Lesetja Kganyago, then the top official at South Africa’s Treasury, was taking a break at Sugarloaf Mountain in Rio de Janeiro between two G-20 meetings in November 2008 when he got the bad news.
Barely three years after his country had managed to get its highest-ever investment-grade ratings from two of the three main credit-rating companies, the global financial crisis was threatening to reverse that progress. South Africa was one of multiple emerging markets in the companies’ cross-hairs.
Fitch Ratings Ltd lowered its outlook on South Africa’s debt to negative; S&P Global Ratings followed suit soon after. Kganyago spent the short break he had planned fielding calls.
“The three days’ holiday was not to be,” Kganyago, now head of the central bank, said on the 32nd floor of the bank’s headquarters in Pretoria. “The policies that we had in place stood us in very good state” to respond to the 2008 global crisis, he said. In fact, the first downgrade didn’t come for another four years.
But it didn’t stop there. Under president Jacob Zuma, who arrived in 2009 and left office last year, corruption scandals, overspending, policy uncertainty and rising government debt have left South Africa with only one investment-grade rating.
The tools the government deployed in the 2000s to build buffers against external crises – a budget surplus, falling debt levels and policy certainty – are lacking today, said Lungisa Fuzile, chief executive officer of Standard Bank Group Ltd’s South African unit. He succeeded Kganyago as the Treasury’s director-general in May 2011.
“We had avoided moments where we could have lost our credit rating because of external macroeconomic shocks, because of deliberate – very deliberate – actions,” he said. The current more precarious state “was self-inflicted,” he said.
South Africa was well-prepared in 2008 because former presidents Nelson Mandela and Thabo Mbeki didn’t want to repeat the financial troubles experienced by some African nations that achieved independence before South Africa’s 1994 transition to democracy. The two leaders were determined to avoid borrowing from the International Monetary Fund, Fuzile said.
“Once the world believed in South Africa and its commitment to sound macroeconomic management, it paid off handsomely,” he said. Yields on the country’s generic, rand-denominated 10-year debt, which date back to November 1999, more than halved by mid-2006 after peaking at 15.27% in May 2000. The economy grew for 42 consecutive quarters starting at the end of 1998.
“For a long period of time, South Africa’s credit rating was preserved by the credibility that was earned in the earlier years. And the more we derived benefit from that credibility, the more reckless people were becoming,” Fuzile said.
Now, with that trust all but lost, president Cyril Ramaphosa’s new cabinet is battling to preserve the remaining investment-grade credit rating, from Moody’s Investors Service, in the face of a contracting economy, the biggest budget shortfall in 10 years and a power utility that needs billions of rand to keep the lights on.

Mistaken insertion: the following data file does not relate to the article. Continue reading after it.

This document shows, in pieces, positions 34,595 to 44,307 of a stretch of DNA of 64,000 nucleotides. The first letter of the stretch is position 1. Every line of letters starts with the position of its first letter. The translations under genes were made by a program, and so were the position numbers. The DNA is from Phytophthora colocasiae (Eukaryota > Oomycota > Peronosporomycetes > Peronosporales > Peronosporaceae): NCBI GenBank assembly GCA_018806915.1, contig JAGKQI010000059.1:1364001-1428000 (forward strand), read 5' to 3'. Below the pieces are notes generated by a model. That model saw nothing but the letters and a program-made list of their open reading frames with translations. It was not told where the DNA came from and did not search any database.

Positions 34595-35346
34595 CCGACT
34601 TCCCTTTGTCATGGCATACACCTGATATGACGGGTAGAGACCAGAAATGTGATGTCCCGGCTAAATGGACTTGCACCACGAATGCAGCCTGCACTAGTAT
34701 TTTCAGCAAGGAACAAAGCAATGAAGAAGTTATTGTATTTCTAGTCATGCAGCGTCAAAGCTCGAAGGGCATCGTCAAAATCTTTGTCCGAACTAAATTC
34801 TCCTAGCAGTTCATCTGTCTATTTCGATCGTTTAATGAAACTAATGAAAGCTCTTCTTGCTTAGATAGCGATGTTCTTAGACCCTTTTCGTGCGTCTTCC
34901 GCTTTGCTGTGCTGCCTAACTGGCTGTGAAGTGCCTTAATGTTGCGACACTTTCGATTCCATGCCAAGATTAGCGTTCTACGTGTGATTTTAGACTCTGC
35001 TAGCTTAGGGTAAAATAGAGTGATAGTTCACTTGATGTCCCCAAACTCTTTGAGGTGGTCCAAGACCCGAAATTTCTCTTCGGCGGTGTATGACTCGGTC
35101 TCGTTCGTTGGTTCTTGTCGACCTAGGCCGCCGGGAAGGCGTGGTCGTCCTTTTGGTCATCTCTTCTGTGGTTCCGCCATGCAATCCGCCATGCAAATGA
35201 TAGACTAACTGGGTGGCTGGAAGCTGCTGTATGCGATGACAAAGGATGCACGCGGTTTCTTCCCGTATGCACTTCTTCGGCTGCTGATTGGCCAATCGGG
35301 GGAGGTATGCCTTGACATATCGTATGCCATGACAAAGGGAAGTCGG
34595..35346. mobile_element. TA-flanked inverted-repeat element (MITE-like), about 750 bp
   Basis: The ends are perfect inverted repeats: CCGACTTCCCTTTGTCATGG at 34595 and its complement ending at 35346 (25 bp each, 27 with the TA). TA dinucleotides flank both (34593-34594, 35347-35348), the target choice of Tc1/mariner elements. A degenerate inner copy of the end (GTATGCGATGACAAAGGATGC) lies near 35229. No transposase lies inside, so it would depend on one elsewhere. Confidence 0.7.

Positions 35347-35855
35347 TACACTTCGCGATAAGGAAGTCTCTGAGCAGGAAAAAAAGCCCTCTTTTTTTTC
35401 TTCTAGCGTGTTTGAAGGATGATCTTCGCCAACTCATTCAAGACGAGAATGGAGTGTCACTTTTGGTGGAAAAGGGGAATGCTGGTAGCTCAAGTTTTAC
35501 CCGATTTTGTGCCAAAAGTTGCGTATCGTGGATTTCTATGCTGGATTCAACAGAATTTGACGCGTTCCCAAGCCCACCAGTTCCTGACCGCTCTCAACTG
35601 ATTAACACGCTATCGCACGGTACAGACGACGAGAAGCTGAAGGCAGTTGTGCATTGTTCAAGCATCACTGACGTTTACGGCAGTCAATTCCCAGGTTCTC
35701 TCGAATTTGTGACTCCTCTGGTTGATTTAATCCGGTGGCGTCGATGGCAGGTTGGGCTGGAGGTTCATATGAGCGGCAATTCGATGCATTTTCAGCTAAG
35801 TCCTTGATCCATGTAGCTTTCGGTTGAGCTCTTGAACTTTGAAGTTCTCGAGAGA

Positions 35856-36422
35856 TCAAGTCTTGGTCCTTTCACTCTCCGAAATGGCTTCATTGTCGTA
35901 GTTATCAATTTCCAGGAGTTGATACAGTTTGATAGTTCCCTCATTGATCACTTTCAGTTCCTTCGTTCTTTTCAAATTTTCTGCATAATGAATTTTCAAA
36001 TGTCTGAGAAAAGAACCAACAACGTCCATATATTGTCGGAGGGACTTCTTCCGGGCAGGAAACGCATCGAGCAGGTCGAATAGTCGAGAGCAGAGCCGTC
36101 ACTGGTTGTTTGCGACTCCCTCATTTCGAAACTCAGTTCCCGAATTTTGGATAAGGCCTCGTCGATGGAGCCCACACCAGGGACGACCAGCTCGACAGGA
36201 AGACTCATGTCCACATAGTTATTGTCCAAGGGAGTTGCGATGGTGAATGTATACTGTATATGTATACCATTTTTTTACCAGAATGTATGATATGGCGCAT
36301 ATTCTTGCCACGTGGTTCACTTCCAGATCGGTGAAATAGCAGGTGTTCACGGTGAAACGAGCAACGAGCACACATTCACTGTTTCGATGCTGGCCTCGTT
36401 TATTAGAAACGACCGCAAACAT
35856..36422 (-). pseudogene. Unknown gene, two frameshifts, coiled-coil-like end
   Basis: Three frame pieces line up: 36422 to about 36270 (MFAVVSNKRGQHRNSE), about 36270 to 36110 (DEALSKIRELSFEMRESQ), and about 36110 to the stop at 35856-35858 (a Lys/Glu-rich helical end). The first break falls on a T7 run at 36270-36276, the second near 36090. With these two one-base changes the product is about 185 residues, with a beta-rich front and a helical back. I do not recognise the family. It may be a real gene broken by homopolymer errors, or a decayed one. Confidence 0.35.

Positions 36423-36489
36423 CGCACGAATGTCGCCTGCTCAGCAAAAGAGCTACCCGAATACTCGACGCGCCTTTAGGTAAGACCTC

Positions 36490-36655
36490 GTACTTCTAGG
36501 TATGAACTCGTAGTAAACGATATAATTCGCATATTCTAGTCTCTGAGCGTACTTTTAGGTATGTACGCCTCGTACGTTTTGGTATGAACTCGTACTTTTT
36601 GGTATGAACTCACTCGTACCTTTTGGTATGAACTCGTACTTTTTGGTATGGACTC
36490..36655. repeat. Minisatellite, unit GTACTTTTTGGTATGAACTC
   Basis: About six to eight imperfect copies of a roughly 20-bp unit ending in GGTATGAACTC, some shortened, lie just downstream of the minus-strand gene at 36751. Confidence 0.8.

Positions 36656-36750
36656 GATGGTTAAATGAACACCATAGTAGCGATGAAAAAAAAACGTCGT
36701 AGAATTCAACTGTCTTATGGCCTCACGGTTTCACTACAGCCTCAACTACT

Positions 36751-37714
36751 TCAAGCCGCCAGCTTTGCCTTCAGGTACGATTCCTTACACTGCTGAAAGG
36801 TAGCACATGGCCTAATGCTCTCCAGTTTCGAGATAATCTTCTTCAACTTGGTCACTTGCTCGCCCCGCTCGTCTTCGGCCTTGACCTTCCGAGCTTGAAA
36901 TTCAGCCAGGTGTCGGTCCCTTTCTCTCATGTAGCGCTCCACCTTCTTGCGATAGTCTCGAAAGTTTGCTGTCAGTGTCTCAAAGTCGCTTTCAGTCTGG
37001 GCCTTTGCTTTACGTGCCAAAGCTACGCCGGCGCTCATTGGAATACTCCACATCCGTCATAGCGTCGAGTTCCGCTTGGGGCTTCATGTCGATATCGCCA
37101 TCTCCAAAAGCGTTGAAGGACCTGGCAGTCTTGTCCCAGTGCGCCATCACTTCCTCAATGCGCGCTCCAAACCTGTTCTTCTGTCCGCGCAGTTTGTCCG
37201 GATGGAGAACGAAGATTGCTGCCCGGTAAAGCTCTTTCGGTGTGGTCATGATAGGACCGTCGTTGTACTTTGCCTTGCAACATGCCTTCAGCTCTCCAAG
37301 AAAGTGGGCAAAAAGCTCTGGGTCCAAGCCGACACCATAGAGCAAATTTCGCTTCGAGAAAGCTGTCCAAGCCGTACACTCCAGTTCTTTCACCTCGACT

“I’m surprised that they haven’t downgraded us,” said Thabi Leoka, an independent economist. “There are many signs that say we deserve it because we’re working very hard to ensure that we get a downgrade,” she added in jest.
Losing its sole investment-grade assessment would push South Africa out of debt indexes including the FTSE World Government Bond Index, which according to the IMF could trigger forced outflows of around $1.5 billion and push up borrowing costs even more. The country can’t afford to lose this rating because of how reliant it is on portfolio inflows to help finance the current-account and budget deficits, Leoka said.
What will it take for Ramaphosa’s government to avoid this, and be assessed as investment grade by other ratings companies again?
While the Treasury’s said the government’s main focus is to regain investment-grade status and make the country an “attractive investment destination,” it needs to do so with a sense of urgency, said Leoka.
According to Estian Calitz, an emeritus professor at Stellenbosch University who was the director-general of the Department of Finance in the mid-1990s, the country needs decisive action against corruption, deliberate decisions to turn around state companies and better coordination of economic policy.
It will also take a fair amount of patience with ratings companies, according to former central bank Governor Chris Stals.
“There is no magic formula that any country can employ to influence these ratings,” Stals said. “The solution lies in appropriate political, social and macroeconomic policies.”
Fitch spokesman Peter Fitzpatrick referred to some of the company’s recent published reports when asked what it considers when assessing ratings. The firm said in May that weak reform momentum means that potential growth is likely to remain low and continue to weigh on South Africa’s rating.
Moody’s also resent some of its most recent analysis on South Africa and S&P didn’t immediately respond to emails seeking comment.
Ramaphosa will give his third state-of-the-nation address this week, the first since getting an official mandate by leading the ruling African National Congress to victory in last month’s election.
While his moves to retain key ministers such as Tito Mboweni at finance and Pravin Gordhan at public enterprises drew praise from investors, boosting economic growth and stabilizing government finances to regain the confidence will take longer, especially with Eskom Holding SOC Ltd. in dire financial straits.
“Economic gains take a long time to come by,” Kganyago said. “They take a lot of very difficult trade-offs and many of those trade-offs are painful. And it is amazing: Once you have the gains people forget how hard it took to come to those gains and that losing them could be much faster.”